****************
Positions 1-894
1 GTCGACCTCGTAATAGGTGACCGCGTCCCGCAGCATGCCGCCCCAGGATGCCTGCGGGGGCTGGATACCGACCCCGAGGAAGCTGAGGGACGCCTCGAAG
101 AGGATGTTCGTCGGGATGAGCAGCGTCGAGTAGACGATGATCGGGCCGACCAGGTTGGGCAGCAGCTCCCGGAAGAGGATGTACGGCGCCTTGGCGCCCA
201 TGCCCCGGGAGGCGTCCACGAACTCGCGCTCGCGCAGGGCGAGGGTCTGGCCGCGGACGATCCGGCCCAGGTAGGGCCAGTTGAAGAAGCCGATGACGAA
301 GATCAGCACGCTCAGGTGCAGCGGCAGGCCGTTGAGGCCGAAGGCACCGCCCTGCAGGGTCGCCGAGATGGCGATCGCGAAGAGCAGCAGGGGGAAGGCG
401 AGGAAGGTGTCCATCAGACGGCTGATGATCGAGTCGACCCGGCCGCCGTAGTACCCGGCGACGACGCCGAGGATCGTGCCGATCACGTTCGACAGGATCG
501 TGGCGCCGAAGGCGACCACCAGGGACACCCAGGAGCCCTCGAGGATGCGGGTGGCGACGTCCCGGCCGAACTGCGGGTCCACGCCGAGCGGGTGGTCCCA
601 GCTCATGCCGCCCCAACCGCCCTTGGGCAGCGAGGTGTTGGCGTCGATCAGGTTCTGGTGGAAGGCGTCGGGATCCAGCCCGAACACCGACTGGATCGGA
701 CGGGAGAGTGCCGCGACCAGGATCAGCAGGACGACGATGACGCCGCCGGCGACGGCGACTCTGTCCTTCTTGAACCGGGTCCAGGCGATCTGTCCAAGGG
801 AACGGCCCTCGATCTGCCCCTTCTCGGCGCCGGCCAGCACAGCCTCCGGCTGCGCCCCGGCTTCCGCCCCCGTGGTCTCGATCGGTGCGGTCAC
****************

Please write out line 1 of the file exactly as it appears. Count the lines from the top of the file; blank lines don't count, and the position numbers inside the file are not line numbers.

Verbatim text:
Positions 1-894